American Alpine Jounrna and Accidents in North American Climbing

North America, Canada, Northwest Territories, Bustle Tower, Club International

  • Climbs And Expeditions
  • Climb Year:
  • Publication Year: 1998

Bustle Tower, Club International. Andreas Taylor and I (Canada) spent the month of July in the Cirque of the Unclimbables doing a bit of climbing and a lot of vegging. After a nauseating air drop of the majority of our gear into Fairy Meadows, bush pilot extraordinaire Warren LaFave dropped us off at Glacier Lake, where Andreas and an airsick version of my former self were left to our own resources. We ferried our gear and scoped our intended object, the unclimbed east face of Mt. Flattop, but quickly changed our minds as the face turned out to be lower angle and more broken up than our blurry photos indicated (not to mention that the entire face was soaked with melt water from the summit snow cap). The beautiful southeast face (1,800') of Bustle Tower, one formation down valley from Mt. Flattop, resembled a large version of Washington Column and immediately intrigued our imaginations. After tracing a line of virgin face cracks and dihedrals up the vertical to overhanging face, we fixed the first three pitches during unsettled weather. After only two days of wet weather, our hoped-for high pressure arrived and we committed to the face for three days of splitter cracks, featured face and huge roofs armed with a portaledge, haulbag and enormous aid rack. Ironically, aid was limited to about 200 feet, and used only because of wetness and moss-choked cracks; an all-free ascent at around 5.11+ would be probable in dry conditions. Fourteen hand drilled 3/8” bolts were used for belays so the route can be rapped; only five pins were placed on the whole route. We named our new 12-pitch route Club International (V 5.10+ A2) after the multicultural base camp and, more so, after our quality reading material. Our final two weeks were spent glutonizing and hibernating in the shelter of our cave as typical northern weather (read: rain, rain, rain) hammered the walls. Numerous false starts ended in soaked failure as we attempted the classic Lotus Flower Tower during brief lulls in the deluge, which became blue sky and dry on our pick-up day.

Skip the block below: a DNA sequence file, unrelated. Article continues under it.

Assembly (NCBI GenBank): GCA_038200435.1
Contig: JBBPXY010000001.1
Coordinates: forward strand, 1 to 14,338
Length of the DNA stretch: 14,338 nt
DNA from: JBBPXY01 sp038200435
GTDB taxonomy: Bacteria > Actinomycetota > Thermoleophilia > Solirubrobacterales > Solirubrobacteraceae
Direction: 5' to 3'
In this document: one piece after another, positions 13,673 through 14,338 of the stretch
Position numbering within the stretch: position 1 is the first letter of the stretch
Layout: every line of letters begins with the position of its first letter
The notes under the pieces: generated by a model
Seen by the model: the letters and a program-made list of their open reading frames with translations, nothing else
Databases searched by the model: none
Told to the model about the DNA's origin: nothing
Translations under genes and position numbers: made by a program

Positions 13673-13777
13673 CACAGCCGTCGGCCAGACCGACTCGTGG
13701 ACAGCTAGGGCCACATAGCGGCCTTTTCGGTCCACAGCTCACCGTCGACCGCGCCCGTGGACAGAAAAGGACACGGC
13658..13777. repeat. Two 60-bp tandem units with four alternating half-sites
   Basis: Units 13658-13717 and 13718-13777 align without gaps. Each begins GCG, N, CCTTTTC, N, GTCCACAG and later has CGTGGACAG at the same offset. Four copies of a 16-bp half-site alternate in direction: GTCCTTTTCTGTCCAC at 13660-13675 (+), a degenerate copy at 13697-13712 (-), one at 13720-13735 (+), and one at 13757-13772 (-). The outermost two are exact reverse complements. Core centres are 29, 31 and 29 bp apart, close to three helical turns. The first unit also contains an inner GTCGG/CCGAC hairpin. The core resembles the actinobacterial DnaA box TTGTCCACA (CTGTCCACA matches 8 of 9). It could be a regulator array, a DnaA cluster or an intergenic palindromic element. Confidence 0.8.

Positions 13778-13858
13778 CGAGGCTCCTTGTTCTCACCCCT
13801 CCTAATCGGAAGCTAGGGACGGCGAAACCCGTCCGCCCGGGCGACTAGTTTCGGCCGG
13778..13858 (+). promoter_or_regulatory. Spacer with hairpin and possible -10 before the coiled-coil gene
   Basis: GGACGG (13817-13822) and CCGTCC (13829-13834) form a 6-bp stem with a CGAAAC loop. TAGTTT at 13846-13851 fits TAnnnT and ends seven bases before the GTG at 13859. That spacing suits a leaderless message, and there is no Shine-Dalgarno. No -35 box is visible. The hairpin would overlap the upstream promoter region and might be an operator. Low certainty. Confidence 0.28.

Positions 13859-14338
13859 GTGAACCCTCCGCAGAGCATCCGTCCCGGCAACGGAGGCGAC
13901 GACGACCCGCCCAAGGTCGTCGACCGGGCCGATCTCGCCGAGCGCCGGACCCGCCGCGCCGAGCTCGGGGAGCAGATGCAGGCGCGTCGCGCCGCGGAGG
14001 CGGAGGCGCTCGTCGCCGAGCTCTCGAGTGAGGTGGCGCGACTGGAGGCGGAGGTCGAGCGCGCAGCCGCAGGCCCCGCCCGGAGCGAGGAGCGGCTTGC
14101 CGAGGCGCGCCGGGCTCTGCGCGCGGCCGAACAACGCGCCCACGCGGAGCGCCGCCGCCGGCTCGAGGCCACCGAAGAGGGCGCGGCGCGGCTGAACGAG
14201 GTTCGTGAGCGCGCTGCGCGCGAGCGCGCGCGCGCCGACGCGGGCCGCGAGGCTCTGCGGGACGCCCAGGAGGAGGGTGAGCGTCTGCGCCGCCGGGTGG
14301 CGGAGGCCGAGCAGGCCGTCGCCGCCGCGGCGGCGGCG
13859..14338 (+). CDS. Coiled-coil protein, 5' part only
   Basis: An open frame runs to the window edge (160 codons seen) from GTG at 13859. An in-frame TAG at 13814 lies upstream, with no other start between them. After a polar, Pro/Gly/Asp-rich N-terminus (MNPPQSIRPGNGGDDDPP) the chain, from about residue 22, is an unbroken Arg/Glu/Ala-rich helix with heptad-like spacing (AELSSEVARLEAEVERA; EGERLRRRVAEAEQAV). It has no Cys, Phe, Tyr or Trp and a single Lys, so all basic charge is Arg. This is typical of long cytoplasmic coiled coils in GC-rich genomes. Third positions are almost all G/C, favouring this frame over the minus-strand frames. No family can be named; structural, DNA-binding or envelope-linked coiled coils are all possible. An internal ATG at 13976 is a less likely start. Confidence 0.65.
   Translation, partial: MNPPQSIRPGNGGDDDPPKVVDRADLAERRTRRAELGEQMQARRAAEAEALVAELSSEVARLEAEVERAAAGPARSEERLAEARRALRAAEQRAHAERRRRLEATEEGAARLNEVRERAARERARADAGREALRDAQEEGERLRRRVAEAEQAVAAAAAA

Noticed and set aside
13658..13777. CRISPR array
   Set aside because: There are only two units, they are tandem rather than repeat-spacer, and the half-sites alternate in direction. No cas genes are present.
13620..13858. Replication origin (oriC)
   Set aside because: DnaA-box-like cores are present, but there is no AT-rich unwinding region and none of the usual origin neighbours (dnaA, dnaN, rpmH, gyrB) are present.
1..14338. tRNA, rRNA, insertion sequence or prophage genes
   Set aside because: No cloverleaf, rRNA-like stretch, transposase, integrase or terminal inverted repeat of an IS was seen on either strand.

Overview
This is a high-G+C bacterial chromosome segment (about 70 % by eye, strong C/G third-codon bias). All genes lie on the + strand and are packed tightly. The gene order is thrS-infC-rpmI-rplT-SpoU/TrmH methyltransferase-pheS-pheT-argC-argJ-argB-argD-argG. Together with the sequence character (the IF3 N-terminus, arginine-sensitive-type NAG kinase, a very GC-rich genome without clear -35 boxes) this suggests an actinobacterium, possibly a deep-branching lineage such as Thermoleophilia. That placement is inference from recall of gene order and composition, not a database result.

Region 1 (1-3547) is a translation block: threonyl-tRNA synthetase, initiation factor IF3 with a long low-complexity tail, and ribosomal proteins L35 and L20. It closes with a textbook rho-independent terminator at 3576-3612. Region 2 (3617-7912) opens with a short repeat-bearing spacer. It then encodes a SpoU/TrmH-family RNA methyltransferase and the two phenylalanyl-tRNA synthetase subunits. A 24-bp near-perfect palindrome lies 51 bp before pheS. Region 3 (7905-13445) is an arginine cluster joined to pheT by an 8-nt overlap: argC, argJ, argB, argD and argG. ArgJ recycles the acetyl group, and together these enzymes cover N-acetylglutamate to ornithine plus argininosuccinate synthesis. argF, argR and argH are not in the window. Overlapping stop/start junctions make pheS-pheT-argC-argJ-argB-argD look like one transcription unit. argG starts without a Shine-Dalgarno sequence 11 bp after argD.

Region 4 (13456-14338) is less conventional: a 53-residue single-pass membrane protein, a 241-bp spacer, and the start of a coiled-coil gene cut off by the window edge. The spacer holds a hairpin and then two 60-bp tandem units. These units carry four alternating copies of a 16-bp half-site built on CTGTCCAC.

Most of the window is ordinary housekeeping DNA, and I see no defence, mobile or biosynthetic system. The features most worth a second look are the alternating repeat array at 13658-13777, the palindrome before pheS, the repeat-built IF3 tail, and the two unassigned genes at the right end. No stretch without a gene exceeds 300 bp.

Sean Isaac*, unaffiliated

*The climbers were recipients of The Mugs Stump Award and supported by The Canadian Himalayan Foundation

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